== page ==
I don’t write nearly as often as I used to nor, quite frankly, as I would like. There was a time I would write to explore ideas, or to give myself a creative outlet, or if nothing else, to keep myself sane. There have been times when I have been ridiculously creative or depressed and needing an outlet. I’ve traveled an interesting journey in discovering myself, and writing has served a solid purpose in helping me explore those feelings.
Over the last few years, I’ve found differing purposes that have held my attention. I no longer spend a hundred hours a month commuting to a stifling job and therefore no longer spend that time circulating ideas in my head – creating existential questions begging to be answered. I’m largely free to explore ideas of interest in the context of my job – a job with the twin benefits of at once being highly entrepreneurial while also being one where I have a consistent and predictable salary. I’m actually paid for my opinions and the analysis at which I am very good. The best of both worlds.
It’s with this in mind, then, that it occurred to me that after some 10 years of self directed writing that I write most of my work at night. For as long as I can remember, I’ve been a night owl. There’s no one around to distract my attention, and as such, I can focus my efforts without interruption. The house is quiet. The external demands minimal.
I am without a doubt an introvert. I used to take this time to recharge my batteries, to get out all of that “STUFF” in my head. I now spend a lot of time alone and as such my batteries are generally charged up. This has served me well, as I cannot remember the last time I felt so emotionally healthy. I have a better understanding of myself, my limitations, and my strengths. It’s in this context that writing takes a backseat, because I have the time to think and process and just be alone that I’ve never had before.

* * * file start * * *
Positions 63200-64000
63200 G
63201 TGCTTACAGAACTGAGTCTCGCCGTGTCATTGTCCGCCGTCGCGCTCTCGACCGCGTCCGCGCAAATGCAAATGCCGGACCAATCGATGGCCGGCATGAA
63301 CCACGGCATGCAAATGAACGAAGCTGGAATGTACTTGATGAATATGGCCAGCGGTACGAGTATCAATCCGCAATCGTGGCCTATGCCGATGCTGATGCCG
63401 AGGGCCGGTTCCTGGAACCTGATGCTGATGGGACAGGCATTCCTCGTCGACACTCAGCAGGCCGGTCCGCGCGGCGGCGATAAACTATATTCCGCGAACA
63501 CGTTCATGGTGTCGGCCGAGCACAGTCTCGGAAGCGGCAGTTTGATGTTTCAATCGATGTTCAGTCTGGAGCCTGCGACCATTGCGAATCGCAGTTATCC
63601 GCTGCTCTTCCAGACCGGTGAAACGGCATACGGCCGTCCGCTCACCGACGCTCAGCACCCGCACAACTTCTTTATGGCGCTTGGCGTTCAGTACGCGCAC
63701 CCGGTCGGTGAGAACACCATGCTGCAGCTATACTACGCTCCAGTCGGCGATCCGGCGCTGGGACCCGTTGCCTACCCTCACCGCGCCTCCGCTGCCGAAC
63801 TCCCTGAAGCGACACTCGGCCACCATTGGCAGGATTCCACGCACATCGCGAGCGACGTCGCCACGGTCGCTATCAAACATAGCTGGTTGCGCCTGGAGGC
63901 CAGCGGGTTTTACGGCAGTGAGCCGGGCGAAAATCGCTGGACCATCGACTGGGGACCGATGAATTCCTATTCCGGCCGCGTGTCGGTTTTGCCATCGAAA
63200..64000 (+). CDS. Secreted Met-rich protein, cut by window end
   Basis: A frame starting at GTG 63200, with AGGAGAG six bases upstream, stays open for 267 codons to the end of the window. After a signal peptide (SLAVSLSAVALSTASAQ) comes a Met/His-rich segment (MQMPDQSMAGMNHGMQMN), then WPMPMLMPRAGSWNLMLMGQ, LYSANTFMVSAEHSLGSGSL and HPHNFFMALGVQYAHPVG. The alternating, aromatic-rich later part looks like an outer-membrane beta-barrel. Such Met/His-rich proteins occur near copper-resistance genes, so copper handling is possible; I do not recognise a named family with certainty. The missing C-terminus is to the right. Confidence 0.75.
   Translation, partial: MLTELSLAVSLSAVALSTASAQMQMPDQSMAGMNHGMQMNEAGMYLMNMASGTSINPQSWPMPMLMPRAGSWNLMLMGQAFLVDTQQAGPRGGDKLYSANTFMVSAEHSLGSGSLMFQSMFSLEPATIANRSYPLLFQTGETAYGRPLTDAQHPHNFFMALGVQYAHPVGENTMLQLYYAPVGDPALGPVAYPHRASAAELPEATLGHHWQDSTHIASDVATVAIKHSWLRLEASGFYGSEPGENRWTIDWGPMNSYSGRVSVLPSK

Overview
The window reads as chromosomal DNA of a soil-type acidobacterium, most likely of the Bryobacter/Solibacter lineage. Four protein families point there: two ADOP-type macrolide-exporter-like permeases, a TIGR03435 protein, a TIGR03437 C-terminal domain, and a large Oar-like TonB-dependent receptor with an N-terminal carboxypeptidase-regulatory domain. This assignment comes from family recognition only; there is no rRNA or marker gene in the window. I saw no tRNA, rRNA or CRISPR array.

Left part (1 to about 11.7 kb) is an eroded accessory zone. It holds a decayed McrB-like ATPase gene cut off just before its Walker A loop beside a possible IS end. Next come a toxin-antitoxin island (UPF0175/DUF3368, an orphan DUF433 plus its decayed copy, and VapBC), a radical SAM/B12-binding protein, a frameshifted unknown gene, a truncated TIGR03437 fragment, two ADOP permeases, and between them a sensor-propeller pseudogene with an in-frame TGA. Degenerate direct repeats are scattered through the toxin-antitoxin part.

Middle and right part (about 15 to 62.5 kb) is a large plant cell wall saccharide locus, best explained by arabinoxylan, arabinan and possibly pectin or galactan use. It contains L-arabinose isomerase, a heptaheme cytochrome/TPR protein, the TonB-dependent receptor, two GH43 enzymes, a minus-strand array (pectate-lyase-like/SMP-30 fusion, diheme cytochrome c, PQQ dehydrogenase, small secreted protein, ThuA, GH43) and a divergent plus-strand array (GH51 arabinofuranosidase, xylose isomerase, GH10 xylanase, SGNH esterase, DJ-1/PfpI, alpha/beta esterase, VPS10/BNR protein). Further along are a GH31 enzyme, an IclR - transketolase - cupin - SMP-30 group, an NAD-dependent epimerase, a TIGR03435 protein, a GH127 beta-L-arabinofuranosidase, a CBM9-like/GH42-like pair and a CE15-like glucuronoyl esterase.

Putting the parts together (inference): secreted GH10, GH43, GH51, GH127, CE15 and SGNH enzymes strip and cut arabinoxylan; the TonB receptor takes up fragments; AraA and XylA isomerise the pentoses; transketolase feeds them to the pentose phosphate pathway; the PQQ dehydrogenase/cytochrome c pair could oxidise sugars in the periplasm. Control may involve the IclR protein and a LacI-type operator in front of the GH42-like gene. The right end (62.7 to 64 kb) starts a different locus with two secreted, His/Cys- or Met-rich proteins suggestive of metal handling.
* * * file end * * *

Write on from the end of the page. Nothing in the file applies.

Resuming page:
There are times, though, that I still need to process out in writing.
When I was in college, I had an Op/Ed column in the school paper. I wish I had been forward thinking enough to save some of the pieces, but alas I wasn’t. Every week there was a column put out there – for ridicule or praise – in front of my 4,000+ fellow students and faculty. And there was always this weird sort of dichotomy where I would read what I had written and question my work, but when I read it in the paper – as though someone else had written it – it felt “right.” It was in black and white on newsprint. It had to be legit. Writing served as a really good way to force some construction around my ideas and communicate them.
Now, I realize a good portion of what makes me tick – middle age seems to have had that effect. When there’s a lot going on around me, I start to shut down – there’s so much to process, over which I have no control. With all that environmental noise going on, I focus on one thing at the exclusion of everything else. As the noise increases, my field of vision – or hearing – decreases. It takes work to filter out all that “stuff” in the environment, so when something deserving of attention requests attention, it’s often difficult to get it. Essentially, I’m capable of focusing on one thing at a time and when I focus, I do so effectively at the exclusion of everything else. Sometimes so feverishly that I fail to notice things I should – like the effect I’m having on those with whom I’m having a conversation. I have to force myself to make sure I’m not driving home my analysis at the expense of alienating those who have so graciously engaged me.
What makes me feel badly is when someone who deserves my attention doesn’t get it and is hurt by that. It also makes me feel badly when my headspace and need isn’t acknowledged. It’s important to get my attention to discuss something so I can respect your feelings, but it’s equally important that my need to be able to focus is respected.
I want to be engaged and to listen, but I also want to be respected and not belittled. I process information my way, you process information your way. It would be great if we could just figure out who we could process together.